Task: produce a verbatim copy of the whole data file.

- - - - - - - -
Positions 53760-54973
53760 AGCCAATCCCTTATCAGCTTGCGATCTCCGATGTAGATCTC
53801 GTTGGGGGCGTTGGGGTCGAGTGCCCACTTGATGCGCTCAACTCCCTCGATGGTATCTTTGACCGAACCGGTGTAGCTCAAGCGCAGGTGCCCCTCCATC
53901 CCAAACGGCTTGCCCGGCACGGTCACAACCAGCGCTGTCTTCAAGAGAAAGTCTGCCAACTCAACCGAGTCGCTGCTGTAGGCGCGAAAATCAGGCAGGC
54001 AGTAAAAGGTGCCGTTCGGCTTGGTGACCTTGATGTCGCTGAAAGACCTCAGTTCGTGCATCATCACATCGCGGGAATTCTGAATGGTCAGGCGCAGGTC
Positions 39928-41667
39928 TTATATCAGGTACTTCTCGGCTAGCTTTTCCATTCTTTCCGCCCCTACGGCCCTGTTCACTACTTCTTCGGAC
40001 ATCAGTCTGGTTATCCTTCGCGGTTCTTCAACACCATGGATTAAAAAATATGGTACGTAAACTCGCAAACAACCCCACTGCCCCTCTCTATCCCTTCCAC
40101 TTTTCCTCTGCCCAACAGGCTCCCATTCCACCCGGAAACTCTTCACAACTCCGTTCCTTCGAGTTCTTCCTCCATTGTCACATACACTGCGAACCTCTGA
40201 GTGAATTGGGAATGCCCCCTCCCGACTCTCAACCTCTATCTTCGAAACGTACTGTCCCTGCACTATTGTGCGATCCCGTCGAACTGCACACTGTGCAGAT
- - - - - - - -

Positions 53760-54973
53760 AGCCAATCCCTTATCAGCTTGCGATCTCCGATGTAGATCTC
53801 GTTGGGGGCGTTGGGGTCGAGTGCCCACTTGATGCGCTCAACTCCCTCGATGGTATCTTTGACCGAACCGGTGTAGCTCAAGCGCAGGTGCCCCTCCATC
53901 CCAAACGGCTTGCCCGGCACGGTCACAACCAGCGCTGTCTTCAAGAGAAAGTCTGCCAACTCAACCGAGTCGCTGCTGTAGGCGCGAAAATCAGGCAGGC
54001 AGTAAAAGGTGCCGTTCGGCTTGGTGACCTTGATGTCGCTGAAAGACCTCAGTTCGTGCATCATCACATCGCGGGAATTCTGAATGGTCAGGCGCAGGTC
Positions 39928-41667
39928 TTATATCAGGTACTTCTCGGCTAGCTTTTCCATTCTTTCCGCCCCTACGGCCCTGTTCACTACTTCTTCGGAC
40001 ATCAGTCTGGTTATCCTTCGCGGTTCTTCAACACCATGGATTAAAAAATATGGTACGTAAACTCGCAAACAACCCCACTGCCCCTCTCTATCCCTTCCAC
40101 TTTTCCTCTGCCCAACAGGCTCCCATTCCACCCGGAAACTCTTCACAACTCCGTTCCTTCGAGTTCTTCCTCCATTGTCACATACACTGCGAACCTCTGA
40201 GTGAATTGGGAATGCCCCCTCCCGACTCTCAACCTCTATCTTCGAAACGTACTGTCCCTGCACTATTGTGCGATCCCGTCGAACTGCACACTGTGCAGAT